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No End In Sight For Mideast Combatants

Fierce fighting continued on both sides of the Lebanese-Israeli border Thursday, and, with the death toll mounting, a top Israeli official said the strikes on southern Lebanon will not end soon.

Israel's army chief said the offensive in Lebanon will not end until Israel's security is restored, and he vowed to destroy Hezbollah's arsenal and military capabilities.

How much of the guerilla group's arsenal remains is in question. It is believed that Hezbollah had about 13,000 Katyusha-type rockets at the beginning of this round of conflict.

Shaul Mofaz, a former Israeli defense minister, said on Israel's Army Radio that about 50 percent of Hezbollah's arsenal of weapons and buildings has been destroyed by the Israeli offensive. Israeli Brig. Gen. Alon Friedman gave the same estimate on Wednesday.

But, CBS News National Security Correspondent David Martin reports that U.S. intelligence estimates that only a third of the weapons have been fired or destroyed by Israeli bombardments.

Appearing on Al-Jazeera on Thursday afternoon, Hezbollah leader Sheik Hassan Nasrallah denied Israeli claims that 50 precent of his guerrillas' rocket arsenal has been destroyed.

"Hezbollah has so far stood fast, absorbed the strike and has retaken the initiative and made the surprises that it had promised, and there are more surprises," he said, warning that a Hezbollah defeat would be "a defeat for the entire Islamic nation."

Israeli Brig. Gen. Ido Nehushtan said that Hezbollah has fired more than 1,100 rockets at civilian areas in Israel since the fighting began and that 12 percent - or about 750,000 people - of Israel's population lives in areas that can be targeted by the guerrillas.

"The fighting in the north ... could last much longer," Lt. Gen. Dan Halutz, the army's chief of staff, said in a letter to soldiers and officers. "We are being tested at this time. Our moral strength and value will reflect on the state of Israel and its residents, and on their ability to continue to stand up to the threat on the front."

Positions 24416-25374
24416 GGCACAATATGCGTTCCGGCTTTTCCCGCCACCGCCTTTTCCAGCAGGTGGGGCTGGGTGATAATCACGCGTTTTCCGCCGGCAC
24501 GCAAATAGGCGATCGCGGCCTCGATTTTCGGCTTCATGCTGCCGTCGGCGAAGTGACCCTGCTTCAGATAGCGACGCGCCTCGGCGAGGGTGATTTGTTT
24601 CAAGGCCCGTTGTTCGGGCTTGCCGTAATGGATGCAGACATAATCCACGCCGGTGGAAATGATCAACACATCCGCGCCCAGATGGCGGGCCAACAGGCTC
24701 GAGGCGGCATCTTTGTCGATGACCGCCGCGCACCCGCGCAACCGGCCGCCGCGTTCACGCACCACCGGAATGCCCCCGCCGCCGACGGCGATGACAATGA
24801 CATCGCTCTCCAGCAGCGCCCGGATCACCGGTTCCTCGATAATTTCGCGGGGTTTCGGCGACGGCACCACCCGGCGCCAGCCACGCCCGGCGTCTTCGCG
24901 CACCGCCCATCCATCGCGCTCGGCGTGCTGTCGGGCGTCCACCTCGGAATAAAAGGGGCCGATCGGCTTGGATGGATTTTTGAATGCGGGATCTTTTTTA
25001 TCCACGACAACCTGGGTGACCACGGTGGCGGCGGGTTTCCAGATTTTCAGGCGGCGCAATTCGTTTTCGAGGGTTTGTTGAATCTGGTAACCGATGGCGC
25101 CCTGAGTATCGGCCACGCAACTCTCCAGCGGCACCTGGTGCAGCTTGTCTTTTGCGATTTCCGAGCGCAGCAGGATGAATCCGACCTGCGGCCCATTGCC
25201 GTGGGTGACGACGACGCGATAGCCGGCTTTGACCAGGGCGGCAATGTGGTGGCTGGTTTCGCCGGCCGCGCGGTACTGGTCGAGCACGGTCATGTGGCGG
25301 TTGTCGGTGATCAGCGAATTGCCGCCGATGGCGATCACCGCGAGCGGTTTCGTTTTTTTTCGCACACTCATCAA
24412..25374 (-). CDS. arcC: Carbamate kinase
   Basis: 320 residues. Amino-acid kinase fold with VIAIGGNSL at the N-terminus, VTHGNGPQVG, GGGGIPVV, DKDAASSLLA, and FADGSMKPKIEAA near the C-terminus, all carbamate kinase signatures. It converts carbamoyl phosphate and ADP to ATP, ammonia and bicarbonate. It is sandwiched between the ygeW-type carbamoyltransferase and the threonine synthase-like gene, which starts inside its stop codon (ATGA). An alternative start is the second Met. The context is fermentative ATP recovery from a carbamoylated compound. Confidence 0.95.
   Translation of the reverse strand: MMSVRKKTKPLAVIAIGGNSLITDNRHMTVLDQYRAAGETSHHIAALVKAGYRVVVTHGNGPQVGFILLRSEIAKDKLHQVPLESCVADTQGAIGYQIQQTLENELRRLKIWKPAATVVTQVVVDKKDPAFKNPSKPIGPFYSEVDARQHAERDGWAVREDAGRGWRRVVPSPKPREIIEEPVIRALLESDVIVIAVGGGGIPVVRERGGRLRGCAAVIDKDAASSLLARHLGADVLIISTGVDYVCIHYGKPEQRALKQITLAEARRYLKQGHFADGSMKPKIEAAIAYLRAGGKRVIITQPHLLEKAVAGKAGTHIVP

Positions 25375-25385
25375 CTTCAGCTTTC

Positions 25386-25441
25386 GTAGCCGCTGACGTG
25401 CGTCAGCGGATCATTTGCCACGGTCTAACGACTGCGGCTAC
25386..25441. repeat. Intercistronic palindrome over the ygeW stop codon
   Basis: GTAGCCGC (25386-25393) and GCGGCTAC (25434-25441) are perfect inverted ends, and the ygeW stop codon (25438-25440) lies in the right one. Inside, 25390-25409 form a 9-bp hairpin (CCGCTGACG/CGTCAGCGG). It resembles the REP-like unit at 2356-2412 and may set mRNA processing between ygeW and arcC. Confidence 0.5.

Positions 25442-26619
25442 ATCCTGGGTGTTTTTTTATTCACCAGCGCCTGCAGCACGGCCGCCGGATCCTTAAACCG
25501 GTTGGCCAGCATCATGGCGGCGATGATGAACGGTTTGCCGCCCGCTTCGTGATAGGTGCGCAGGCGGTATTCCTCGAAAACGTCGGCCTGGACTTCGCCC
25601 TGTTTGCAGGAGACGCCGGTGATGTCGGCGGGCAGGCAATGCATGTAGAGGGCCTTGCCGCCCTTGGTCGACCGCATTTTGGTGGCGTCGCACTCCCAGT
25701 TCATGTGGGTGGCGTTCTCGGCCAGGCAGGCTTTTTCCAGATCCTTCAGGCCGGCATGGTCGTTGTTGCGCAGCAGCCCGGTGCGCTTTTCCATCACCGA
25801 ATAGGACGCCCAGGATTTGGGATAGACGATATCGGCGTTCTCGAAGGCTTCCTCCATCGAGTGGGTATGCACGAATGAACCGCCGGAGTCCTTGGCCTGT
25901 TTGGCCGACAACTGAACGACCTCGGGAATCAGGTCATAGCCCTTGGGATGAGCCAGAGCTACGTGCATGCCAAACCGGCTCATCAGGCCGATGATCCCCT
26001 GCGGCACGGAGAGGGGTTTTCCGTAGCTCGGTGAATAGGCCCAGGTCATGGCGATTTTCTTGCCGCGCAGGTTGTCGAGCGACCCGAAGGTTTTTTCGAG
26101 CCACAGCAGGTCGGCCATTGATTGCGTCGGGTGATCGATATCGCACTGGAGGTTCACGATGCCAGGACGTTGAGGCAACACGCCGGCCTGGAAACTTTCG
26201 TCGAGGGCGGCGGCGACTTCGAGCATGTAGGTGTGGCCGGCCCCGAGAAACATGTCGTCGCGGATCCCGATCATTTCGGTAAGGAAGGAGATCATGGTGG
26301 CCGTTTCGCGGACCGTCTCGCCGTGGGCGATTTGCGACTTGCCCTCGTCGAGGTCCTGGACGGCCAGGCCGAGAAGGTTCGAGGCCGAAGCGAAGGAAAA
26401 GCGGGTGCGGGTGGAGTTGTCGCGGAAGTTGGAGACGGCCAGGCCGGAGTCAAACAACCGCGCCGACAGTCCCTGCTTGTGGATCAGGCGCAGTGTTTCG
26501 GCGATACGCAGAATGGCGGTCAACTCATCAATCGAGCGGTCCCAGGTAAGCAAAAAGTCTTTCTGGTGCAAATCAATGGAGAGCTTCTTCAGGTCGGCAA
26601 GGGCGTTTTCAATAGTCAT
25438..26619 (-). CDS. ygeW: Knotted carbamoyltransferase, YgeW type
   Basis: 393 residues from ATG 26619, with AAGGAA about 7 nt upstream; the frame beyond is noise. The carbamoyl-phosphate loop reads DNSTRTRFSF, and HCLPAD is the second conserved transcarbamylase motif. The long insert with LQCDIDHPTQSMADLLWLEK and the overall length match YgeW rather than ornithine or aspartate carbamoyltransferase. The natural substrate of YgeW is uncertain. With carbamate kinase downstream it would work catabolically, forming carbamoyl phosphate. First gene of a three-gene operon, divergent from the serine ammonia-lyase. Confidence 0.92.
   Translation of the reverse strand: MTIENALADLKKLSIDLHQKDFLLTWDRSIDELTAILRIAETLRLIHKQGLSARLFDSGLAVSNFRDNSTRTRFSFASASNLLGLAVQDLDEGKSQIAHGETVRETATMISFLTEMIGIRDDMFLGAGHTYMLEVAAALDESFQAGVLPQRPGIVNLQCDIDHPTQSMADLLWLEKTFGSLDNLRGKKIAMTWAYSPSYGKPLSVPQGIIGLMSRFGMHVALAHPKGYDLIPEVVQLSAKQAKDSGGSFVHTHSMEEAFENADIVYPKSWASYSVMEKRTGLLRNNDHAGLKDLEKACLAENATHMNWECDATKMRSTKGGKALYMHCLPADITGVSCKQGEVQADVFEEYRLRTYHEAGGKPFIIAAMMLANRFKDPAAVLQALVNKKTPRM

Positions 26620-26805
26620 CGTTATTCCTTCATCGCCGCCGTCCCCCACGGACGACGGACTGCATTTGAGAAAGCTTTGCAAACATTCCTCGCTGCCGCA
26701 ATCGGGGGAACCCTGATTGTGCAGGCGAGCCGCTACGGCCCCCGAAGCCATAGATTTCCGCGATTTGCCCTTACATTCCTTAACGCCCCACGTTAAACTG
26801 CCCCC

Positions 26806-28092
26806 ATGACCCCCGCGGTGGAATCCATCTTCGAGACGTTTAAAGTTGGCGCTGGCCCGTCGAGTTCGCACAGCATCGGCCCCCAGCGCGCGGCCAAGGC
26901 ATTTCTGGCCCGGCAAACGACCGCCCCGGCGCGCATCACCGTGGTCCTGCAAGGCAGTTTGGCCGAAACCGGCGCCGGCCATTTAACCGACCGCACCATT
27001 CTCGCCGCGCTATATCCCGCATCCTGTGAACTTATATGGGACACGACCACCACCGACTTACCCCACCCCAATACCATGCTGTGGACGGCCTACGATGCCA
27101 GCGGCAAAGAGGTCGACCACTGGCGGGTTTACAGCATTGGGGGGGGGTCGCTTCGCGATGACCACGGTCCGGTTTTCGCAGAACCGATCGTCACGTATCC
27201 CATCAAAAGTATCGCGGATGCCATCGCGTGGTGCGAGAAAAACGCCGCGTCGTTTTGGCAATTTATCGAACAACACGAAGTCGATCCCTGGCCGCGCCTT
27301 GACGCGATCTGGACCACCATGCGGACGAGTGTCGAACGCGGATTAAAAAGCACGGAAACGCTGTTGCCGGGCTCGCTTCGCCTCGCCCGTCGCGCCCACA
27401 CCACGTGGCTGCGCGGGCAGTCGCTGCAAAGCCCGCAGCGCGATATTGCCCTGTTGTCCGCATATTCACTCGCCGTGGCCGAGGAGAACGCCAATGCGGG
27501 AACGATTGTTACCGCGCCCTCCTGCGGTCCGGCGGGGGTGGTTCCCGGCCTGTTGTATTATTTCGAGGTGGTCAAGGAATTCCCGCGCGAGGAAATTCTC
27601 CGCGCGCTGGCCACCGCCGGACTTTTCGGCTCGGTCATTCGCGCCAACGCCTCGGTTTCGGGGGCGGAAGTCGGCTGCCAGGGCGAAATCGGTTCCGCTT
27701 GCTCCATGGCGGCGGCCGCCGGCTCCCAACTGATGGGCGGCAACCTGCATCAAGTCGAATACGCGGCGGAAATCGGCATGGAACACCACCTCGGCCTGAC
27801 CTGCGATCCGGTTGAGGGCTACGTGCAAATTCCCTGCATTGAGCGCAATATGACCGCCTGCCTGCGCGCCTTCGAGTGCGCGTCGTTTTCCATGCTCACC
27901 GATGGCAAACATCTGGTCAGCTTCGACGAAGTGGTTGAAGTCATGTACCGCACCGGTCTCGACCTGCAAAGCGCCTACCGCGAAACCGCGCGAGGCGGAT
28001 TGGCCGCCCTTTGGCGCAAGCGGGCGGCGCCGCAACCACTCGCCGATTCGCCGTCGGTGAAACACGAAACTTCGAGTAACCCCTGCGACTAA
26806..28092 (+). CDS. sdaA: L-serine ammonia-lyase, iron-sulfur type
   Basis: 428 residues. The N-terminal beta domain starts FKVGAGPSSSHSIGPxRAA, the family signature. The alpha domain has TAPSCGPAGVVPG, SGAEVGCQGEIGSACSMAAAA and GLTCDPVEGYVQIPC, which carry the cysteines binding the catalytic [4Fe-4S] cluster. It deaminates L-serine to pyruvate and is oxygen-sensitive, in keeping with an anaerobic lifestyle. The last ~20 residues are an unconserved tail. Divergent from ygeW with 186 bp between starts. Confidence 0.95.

"We will operate for as long as necessary until security is returned to the state of Israel," he added.

At least 306 people have been killed in Lebanon since Israel's campaign began, according to Lebanese officials. At least 29 Israelis have been killed, including 14 soldiers. Hezbollah guerrillas fired 25 rockets into Israel on Thursday. The attacks caused no casualties.


Read more about Hezbollah's rocket science
In other developments:
  • The Israeli military said aircraft dropped 23 tons of explosives on what it believed was a bunker for senior Hezbollah leaders in Beirut between Wednesday night. Hezbollah leader Sheik Hassan Nasrallah said in an interview on Al-Jazeera, "I can confirm without exaggerating or using psychological warfare, that we have not been harmed." Hezbollah claims the building destroyed was a mosque under construction, not a command center.
  • Nasrallah said there was "no way in the world" he would surrender two Israeli soldiers snatched by his guerrillas on July 12 except as part of a prisoner exchange brokered through indirect negotiations.
  • For the first time since 1984, U.S. Marines hit the beaches in Beirut Thursday to help evacuate thousands of fleeing Americans. The U.S. Embassy hoped to move twice as many people Thursday as it did Wednesday and then double again the number Friday, reports CBS News correspondent Elizabeth Palmer.